Those of you in the St. Louis, Missouri area might like to know that tomorrow there will be oral arguments at a hearing in Blizzard v. BnetD you might like to attend. The hearing starts at 9 AM, at the 8th Circuit US Court of Appeals, at the Thomas F. Eagleton Courthouse, 111 South 10th Street in St. Louis, in the Southeast Courtroom on the 27th floor.
It's another DMCA case, in this case related to videogames and a consumer's right to purchase tools that have been developed by reverse engineering. The case also involves the question of whether EULAs and the DMCA can trump fair use. Hint: beware of saying "I agree" to EULAs. The judge in the lower court ruled as follows:
The defendants in this case waived their "fair use" right to reverse engineer by agreeing to the licensing agreement. Parties may waive their statutory rights under law in a contract.
Here's a bit more on why the case matters:
On Monday, June 20, the 8th Circuit Court of Appeals will hear oral arguments in Blizzard v. BnetD, a case that could dramatically impact consumers' ability to customize software and electronic devices and to obtain customized tools created by others.
Along with co-counsel Paul Grewal of Day Casebeer, the Electronic Frontier Foundation (EFF) is representing three open source software engineers who reverse-engineered an aspect of Blizzard's Battlenet game server in order to create a free software game server called BnetD that works with lawfully purchased Blizzard games. The BnetD server lets gamers have a wider range of options when playing online. The lower court held that the reverse-engineering of the games needed to create this new option for consumers was illegal. . . .
EFF will argue that the DMCA expressly protects the programming and distributing of programs such as BnetD and this protection cannot be undercut by general state contract law as applied to EULAs.
The EFF page explains the issue it plans to argue:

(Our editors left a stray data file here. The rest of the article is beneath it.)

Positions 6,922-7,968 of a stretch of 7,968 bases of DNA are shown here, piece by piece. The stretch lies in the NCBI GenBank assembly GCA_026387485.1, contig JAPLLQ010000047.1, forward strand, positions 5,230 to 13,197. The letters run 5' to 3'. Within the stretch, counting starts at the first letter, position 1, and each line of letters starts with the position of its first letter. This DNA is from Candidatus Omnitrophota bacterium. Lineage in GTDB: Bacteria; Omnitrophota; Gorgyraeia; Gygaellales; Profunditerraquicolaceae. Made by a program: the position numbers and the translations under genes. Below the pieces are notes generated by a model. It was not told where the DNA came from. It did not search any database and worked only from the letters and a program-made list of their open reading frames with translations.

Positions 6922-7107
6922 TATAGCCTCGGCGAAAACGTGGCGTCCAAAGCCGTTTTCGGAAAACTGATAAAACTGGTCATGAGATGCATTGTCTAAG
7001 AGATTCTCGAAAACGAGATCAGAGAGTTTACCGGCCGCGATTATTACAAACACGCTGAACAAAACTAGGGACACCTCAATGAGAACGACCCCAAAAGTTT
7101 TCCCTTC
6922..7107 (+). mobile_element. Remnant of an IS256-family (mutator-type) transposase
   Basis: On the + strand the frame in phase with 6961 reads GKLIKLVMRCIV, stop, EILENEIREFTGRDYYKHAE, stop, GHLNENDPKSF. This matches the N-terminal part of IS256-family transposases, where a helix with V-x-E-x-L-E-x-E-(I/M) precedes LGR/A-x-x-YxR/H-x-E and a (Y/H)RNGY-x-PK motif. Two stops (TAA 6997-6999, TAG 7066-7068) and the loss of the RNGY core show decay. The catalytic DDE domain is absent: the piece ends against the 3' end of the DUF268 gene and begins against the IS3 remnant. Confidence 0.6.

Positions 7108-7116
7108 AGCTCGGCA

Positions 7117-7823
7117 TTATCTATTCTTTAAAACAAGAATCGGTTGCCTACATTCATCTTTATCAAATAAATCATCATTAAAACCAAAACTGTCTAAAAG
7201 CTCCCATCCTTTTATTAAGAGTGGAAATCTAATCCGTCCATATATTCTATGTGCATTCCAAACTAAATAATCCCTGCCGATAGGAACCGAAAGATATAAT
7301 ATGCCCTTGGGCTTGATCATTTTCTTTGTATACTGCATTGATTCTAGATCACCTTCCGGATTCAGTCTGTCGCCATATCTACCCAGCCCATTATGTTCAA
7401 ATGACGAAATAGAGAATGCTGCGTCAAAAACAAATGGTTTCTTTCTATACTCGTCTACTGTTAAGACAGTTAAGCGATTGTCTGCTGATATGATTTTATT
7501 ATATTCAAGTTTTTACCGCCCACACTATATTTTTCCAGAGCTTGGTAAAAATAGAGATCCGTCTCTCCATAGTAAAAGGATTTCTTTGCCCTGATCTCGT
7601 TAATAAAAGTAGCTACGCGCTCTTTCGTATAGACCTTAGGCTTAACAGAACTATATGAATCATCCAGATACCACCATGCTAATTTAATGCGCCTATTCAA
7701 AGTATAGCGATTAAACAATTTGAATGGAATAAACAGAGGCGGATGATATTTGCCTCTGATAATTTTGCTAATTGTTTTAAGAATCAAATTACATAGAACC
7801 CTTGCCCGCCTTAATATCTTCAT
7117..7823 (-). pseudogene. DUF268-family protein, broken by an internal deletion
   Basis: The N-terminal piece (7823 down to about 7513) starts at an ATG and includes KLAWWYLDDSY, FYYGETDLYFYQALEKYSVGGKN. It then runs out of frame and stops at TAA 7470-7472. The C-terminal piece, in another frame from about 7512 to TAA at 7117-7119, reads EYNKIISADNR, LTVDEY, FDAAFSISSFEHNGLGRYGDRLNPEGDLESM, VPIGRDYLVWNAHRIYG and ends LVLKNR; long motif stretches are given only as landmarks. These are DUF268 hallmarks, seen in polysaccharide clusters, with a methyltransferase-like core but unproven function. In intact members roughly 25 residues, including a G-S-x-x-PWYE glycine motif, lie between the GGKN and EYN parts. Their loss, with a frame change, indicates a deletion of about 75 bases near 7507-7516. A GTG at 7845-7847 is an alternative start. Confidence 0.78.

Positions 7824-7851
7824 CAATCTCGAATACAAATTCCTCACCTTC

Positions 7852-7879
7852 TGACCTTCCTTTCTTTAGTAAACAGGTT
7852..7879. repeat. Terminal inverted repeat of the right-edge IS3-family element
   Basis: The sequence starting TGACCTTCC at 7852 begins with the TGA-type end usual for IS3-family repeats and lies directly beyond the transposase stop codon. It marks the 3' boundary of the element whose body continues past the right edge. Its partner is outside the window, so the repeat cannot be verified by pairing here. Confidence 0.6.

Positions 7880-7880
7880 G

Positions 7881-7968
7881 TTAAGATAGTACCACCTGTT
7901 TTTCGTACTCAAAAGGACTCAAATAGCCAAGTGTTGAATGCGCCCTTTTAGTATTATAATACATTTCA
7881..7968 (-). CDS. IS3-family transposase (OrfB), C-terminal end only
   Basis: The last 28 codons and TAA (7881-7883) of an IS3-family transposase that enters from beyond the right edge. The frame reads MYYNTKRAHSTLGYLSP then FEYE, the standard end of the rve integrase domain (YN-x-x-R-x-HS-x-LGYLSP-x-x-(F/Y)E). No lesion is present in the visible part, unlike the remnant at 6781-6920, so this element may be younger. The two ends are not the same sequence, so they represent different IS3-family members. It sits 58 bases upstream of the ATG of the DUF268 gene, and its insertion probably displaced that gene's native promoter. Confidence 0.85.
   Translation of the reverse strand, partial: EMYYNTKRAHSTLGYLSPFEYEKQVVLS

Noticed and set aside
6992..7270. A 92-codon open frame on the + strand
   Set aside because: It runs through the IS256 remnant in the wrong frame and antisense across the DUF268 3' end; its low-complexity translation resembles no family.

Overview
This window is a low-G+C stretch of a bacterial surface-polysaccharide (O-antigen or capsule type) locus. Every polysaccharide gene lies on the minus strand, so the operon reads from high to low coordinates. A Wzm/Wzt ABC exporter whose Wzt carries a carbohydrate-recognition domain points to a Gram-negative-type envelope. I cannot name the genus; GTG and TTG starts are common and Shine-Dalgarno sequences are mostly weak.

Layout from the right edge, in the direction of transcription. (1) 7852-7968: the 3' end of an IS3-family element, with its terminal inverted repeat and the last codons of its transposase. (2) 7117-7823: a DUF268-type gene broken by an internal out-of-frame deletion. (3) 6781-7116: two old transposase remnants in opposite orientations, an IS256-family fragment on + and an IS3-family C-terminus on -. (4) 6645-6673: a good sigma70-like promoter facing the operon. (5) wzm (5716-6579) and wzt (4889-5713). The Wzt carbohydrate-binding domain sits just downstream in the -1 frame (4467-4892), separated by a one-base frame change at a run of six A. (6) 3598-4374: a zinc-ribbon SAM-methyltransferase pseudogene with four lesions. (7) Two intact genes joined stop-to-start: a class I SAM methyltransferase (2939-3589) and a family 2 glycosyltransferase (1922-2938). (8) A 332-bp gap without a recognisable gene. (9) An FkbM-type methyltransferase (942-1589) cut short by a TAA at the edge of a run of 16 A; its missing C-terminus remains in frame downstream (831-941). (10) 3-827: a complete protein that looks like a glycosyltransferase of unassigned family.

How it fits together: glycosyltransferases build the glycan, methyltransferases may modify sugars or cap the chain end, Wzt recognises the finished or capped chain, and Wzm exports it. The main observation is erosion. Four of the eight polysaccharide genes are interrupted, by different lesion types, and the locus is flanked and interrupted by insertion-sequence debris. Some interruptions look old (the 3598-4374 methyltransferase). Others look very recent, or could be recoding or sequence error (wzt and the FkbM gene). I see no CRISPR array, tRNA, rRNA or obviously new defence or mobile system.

As it stands, the lower court's decision makes it unlawful in most cases to reverse engineer any commercial software program, thus making it impossible to create new programs that interoperate with older ones. This squeezes consumer choice out of the marketplace by essentially allowing companies to outlaw competitors' products that interact with their own. EFF considers this situation unacceptable and will use the appeal to explain why EULAs and the DMCA should not be allowed to trump fair use forms of reverse engineering when undertaken to create new products.
The lower court decision is here [PDF] and the BnetD appeals brief here [PDF]. You'll find Seth Finkelstein's Infothought Blog helpful too. And Ernest Miller wrote about it when the lower court ruling first came out:
The basic facts are that a group of open source developers reverse engineered Blizzard's "battle.net" so that people could run their own servers to host multiplayer versions of Blizzard games, such as Diablo andStarcraft. The reason was that Blizzard's servers had many problems and didn't allow people to organize games the way they desired. Of course, such a project threatened the executives at Blizzard and so they sued with many different copyright, trademark, contract and DMCA claims. After many procedural issues, the EULA and DMCA claims were all that was left.
This case follows the reasoning of Bowers v. Baystate Technology, which upheld a clickwrap contract prohibiting reverse engineering. Bowers is one of the most reviled recent opinions in software law, and that is saying something. Basically, this decision, like Bowers, holds that clickwrap contracts against reverse engineering are binding. It is hard to believe that this bit of ridiculousness continues to be upheld by judges.
I hear you cynics saying that the courts let the DMCA trump everything, and in this case you may prove correct, but don't forget that the issue of the DMCA and the aftermarket was also at issue in the Lexmark and Skylink cases, and those cases worked out fine.
The case is important enough that there are amicus briefs on both sides. For Blizzard, we find:
For Bnet, we have briefs from:
They are all PDFs. Anyway, this is legal history in the making, so if you live nearby, you might enjoy listening to the oral arguments.